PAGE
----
Let $H_1$, $H_2$ be keyed hash functions (e.g. $H_i(x) = SHA_{256}(s_i||x)$ for pseudorandom $s_1$, $s_2$).

Let $s_n = H_1^k(s_0)$, $k_n = H_2(s_n)$, where $s_0$ is a secret (pseudorandomly chosen from a distribution).

Is using $k_n$ as a sequence of forward-secure keys secure (i.e., forgetting $s_n$ when changing to $k_{n+1}$), noting that $H_i$ are known to the attacker?

It seems that not being able to distinguish $k_n$ from random, knowing $s_{n+1}$, $k_j$ for $j<n$ is enough. When $H_i$ are modeled as random oracles, it seems that attackers would require $\Omega(2^K/n^2)$ oracle requests on average for this (where $K$ is the key length of $H_i$), because we lose a factor of $n$ on the reduction, and as long as the attacker's guesses are disjoint from $s_j$ ($j$<$n$) the attacker gains no information.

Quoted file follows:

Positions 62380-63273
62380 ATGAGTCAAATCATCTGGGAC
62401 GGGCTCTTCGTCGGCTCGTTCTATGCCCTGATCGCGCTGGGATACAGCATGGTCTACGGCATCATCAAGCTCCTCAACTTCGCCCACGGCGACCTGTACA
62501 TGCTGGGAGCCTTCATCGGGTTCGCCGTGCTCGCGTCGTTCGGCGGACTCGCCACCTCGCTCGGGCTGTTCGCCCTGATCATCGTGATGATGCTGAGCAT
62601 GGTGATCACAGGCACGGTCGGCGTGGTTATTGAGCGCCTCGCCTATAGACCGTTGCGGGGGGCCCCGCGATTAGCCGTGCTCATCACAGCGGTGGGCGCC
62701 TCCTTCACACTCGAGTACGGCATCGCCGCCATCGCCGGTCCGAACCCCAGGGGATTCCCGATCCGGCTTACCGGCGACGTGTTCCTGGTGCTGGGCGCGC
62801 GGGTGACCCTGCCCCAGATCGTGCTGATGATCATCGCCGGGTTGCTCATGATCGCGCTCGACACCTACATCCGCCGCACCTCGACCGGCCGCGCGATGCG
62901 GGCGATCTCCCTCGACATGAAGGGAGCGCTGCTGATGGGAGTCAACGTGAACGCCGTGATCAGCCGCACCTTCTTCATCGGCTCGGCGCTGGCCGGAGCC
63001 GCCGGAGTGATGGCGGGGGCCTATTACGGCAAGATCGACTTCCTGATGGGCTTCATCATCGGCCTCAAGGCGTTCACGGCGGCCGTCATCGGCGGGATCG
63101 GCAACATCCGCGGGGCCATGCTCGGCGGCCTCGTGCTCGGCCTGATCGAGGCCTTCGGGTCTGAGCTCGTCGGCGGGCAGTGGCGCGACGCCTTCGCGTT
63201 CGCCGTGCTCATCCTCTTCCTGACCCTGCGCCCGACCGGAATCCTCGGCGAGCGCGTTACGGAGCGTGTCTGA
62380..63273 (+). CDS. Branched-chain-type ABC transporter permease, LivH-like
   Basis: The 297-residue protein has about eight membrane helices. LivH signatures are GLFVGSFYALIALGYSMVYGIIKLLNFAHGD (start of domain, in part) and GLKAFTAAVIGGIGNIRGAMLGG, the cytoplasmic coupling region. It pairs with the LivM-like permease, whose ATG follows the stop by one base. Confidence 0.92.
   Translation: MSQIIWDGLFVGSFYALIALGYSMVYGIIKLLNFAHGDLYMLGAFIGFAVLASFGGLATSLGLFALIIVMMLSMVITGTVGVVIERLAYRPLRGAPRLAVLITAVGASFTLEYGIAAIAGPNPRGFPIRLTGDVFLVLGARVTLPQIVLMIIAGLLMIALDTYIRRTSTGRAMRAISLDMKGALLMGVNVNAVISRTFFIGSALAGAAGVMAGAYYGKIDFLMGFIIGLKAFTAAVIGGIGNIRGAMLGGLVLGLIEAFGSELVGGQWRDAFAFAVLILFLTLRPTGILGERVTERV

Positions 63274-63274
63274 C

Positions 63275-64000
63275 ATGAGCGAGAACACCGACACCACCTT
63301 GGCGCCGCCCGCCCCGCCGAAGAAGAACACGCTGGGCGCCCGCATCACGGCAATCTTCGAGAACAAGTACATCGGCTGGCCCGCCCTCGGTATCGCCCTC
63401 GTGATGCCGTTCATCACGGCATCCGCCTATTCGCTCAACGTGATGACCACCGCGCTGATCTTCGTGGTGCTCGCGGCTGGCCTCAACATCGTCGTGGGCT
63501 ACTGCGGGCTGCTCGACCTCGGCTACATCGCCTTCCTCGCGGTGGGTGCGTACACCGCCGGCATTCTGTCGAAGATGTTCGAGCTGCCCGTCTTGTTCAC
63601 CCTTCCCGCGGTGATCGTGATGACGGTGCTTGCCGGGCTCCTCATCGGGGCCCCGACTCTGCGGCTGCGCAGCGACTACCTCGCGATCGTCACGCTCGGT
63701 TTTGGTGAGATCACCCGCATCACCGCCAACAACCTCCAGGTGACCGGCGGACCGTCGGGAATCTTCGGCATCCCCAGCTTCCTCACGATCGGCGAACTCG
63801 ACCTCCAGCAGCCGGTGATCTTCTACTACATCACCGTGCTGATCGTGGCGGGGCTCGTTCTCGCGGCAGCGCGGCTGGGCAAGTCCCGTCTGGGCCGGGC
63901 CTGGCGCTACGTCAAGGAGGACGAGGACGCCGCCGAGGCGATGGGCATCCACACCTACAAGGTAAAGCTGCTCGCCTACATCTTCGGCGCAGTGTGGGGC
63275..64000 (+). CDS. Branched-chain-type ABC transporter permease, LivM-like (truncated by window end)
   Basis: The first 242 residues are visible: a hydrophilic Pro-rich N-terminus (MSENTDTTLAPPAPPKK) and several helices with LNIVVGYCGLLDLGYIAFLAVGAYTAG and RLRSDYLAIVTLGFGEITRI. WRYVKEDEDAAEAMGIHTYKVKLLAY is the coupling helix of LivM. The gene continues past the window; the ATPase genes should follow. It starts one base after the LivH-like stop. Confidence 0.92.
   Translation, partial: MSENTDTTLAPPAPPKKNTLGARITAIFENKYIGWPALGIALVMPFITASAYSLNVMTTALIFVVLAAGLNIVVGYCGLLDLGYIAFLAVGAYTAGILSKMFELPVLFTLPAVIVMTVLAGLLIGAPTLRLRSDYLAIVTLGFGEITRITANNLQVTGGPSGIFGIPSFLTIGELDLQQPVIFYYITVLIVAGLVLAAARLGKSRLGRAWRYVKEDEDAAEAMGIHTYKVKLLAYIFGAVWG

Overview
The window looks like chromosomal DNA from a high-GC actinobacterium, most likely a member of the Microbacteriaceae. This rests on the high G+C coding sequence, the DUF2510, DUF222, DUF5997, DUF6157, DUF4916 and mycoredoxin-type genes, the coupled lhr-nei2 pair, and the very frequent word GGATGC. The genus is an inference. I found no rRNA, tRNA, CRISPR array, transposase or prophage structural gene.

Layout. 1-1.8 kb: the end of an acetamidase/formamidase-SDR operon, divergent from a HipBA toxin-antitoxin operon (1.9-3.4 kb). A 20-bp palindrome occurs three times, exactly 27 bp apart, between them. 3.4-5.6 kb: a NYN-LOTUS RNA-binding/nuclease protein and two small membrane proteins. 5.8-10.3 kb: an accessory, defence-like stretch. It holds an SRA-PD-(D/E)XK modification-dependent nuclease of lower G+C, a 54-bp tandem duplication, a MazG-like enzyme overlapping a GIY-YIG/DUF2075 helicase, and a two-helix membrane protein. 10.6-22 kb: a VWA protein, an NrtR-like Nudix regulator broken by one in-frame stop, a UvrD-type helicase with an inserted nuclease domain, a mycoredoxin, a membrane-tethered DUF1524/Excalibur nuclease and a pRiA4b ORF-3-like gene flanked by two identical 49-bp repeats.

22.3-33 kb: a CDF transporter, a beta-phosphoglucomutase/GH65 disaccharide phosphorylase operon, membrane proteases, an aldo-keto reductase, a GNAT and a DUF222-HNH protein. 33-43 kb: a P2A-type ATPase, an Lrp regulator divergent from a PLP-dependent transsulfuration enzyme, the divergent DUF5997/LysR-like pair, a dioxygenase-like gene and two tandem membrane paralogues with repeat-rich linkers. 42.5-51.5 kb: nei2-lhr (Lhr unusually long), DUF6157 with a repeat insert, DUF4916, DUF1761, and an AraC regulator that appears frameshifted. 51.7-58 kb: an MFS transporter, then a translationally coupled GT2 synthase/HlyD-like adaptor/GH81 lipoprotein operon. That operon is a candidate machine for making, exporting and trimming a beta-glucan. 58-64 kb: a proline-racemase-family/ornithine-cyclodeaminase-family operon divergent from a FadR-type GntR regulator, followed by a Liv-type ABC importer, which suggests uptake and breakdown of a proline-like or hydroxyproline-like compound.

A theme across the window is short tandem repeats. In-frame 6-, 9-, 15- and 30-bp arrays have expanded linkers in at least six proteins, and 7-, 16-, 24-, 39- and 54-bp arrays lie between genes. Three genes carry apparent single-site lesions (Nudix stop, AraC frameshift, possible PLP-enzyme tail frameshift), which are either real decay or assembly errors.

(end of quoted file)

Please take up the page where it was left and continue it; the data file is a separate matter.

Is this intuition correct? Can you get a better bound (although $\Omega(2^K/n^2)$ is good enough, given that $n << 2^{64}$ and I am using SHA-256 for a 128-bit security level).


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